Tag Archives: Peace of mind

Science and the left wing and the right

These key psychological differences can determine whether you’re liberal or conservative

Some months back, I linked to this article and said I would need to devote more time to it at a later date.  A later date has come.  It lists fifteen physiological and psychological differences between liberals and conservatives.  Some interest me more than others.  Let me begin with a fairly bare-bones presentation of the list.

  1. Being scared can make you more conservative.
  2. A conservative brain is more active in certain areas than a liberal one.
    “Brain scans show that people who self-identify as conservative have larger and more active right amygdalas, an area of the brain that’s associated with expressing and processing fear. This aligns with the idea that feeling afraid makes people lean more to the right.”
    I wonder what the left amygdala does.  Questions also rise of whether they’re more afraid because this organ is larger, or instead the organ is larger because they’ve consistently chosen to be afraid.
  3. On the other hand, feeling safe and endowed with strength might make you lean a little more liberal than you otherwise would.
    Groundbreaking research that Yale psychologists published in 2017 revealed that helping people imagine they’re completely safe from harm can make them (temporarily) hold more liberal views on social issues.
    “The authors of that study said their results suggest that socially conservative views are driven, at least in part, by people’s need to feel safe and secure.“That finding didn’t hold true for people with economically conservative views, though.”
  4. Liberals are less squeamish about looking at yucky stuff like vomit, feces, and blood.
    Related:  Disgusting smells provoke conservatism.
  5. Conservatives tend to display more ordered thinking patterns, whereas liberals have more “aha” moments.
    “Lead study author Carola Salvi said the results were consistent with what scientists already knew about the brains of people with different political leanings.
    ‘Conservatives have more structured and persistent cognitive styles,’ she said in a statement.”
  6. Liberals tend to follow the wandering gaze of others more often, while conservative eyes stay more focused on the original subject they’re looking at.
  7. Holding conservative views seems to make people more resistant to change and help them explain inequality.
    “‘People embrace political conservatism (at least in part) because it serves to reduce fear, anxiety, and uncertainty; to avoid change, disruption, and ambiguity; and to explain, order, and justify inequality among groups and individuals,’ the researchers said.”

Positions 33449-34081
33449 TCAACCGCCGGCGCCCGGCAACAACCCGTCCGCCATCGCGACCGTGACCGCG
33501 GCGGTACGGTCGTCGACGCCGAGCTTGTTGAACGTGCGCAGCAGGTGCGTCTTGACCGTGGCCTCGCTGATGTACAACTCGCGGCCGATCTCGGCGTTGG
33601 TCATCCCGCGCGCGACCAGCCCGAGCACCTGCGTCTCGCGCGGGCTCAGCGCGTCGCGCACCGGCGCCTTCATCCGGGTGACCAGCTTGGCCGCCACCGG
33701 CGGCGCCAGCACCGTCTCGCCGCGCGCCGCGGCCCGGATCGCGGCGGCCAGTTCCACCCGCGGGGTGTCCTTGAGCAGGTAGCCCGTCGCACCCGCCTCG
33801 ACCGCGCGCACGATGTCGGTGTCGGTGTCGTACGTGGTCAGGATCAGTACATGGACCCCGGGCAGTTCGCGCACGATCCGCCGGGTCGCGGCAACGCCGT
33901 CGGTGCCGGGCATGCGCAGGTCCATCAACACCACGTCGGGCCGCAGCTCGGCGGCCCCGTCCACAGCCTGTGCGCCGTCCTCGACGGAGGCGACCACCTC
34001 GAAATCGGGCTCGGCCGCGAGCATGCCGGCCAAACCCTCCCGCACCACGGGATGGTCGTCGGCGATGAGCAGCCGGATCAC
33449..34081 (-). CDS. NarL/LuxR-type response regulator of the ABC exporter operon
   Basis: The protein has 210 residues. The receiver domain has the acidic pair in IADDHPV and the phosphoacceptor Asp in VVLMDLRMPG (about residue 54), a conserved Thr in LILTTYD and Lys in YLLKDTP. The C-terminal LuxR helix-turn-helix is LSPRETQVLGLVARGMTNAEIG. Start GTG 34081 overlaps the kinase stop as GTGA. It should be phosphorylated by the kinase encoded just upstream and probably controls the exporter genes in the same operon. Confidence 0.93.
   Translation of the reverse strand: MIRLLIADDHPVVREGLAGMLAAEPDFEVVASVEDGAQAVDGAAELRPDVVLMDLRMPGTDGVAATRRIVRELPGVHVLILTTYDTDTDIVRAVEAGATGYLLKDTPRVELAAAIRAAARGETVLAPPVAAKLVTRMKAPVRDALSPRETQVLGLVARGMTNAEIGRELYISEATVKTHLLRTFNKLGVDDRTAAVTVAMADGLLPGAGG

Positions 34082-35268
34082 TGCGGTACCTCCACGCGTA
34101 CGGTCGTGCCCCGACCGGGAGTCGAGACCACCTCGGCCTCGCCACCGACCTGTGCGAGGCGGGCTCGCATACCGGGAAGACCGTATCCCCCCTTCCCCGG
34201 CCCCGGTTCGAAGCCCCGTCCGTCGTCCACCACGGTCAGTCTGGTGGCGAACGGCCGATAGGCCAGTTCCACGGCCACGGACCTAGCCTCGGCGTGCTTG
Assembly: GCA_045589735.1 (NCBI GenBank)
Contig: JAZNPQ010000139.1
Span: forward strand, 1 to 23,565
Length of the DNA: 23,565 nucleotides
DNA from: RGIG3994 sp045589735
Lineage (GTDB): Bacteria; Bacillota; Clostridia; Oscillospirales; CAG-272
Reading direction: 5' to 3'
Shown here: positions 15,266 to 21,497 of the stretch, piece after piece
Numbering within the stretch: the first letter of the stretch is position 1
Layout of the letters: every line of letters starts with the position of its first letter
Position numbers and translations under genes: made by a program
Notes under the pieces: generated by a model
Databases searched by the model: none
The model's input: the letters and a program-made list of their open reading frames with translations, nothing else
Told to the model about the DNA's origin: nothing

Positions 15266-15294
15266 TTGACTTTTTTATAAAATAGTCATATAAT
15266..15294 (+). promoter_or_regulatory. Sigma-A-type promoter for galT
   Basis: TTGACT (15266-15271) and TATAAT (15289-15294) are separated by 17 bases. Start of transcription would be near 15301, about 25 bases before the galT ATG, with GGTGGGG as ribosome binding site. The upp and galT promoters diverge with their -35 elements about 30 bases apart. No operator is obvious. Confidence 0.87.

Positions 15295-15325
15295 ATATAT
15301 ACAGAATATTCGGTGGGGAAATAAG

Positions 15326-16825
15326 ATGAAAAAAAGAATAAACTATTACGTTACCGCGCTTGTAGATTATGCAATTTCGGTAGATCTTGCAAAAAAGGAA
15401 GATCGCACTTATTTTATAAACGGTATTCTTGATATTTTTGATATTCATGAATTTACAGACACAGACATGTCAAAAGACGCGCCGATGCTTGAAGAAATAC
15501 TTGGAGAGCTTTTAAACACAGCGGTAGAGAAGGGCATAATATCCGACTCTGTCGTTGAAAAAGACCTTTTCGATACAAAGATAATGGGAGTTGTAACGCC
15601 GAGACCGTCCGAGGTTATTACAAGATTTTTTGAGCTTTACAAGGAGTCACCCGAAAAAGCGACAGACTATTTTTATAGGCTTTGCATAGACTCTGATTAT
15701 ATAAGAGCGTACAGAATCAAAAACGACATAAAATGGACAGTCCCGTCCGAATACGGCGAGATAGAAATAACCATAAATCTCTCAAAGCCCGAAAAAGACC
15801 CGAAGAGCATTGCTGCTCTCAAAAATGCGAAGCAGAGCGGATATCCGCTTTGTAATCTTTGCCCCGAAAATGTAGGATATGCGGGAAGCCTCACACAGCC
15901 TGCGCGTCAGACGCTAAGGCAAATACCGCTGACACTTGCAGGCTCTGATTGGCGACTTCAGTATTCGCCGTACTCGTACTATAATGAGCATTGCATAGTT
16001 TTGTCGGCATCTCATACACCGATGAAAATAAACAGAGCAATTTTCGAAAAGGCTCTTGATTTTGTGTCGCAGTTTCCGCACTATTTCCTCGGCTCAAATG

8. Liberal and conservative tastes in music and art are different, too.
    “Studies from the 1980s showed that conservatives preferred more simple paintings, familiar music, and unambiguous texts and poems, while liberals enjoyed more cubist and abstract art.”
  9. Liberals are more likely to describe themselves as compassionate and optimistic, while conservatives are more likely to say they’re people of honor and religion.
  10. Conservatives believe they have more self-control.
  11. Liberals and conservatives extend feelings of compassion to different people.
    Related:  Hormone makes dogs “man’s best friend” (or does it?).
  12. Conservatives tend to report feeling greater meaning and a sense of purpose in life than liberals do.
    “‘Finding meaning in life is related to the sense or feeling that things are the way they should be, and that there is a sense of order,’ study author David Newman, a doctoral candidate at USC Dornsife’s Mind and Society Center, said when his study was released.‘If life feels chaotic, then that would likely dampen your sense that life is meaningful.’
    “The study complied data on thousands of people in 16 different countries around the world over four decades, and found that conservatives, overall, reported feeling greater meaning and purpose in life.“The study also found greater satisfaction in life was related more closely to social conservatism, rather than economically conservative views.”
  13. Research also suggests shared values likely matter more than shared politics when it comes to who we vote for.
    In short, personality trumps policy.
  14. One British study found that voters who were aggressive, angry kids were more likely to distrust the government and lean liberal as adults.
  15. Both conservatives and liberals think they’re always being fair.
    “However, the findings suggested that while liberals and conversations may both think they are applying their judgment equally, they each tend to judge members of their own ideology more favorably than others.”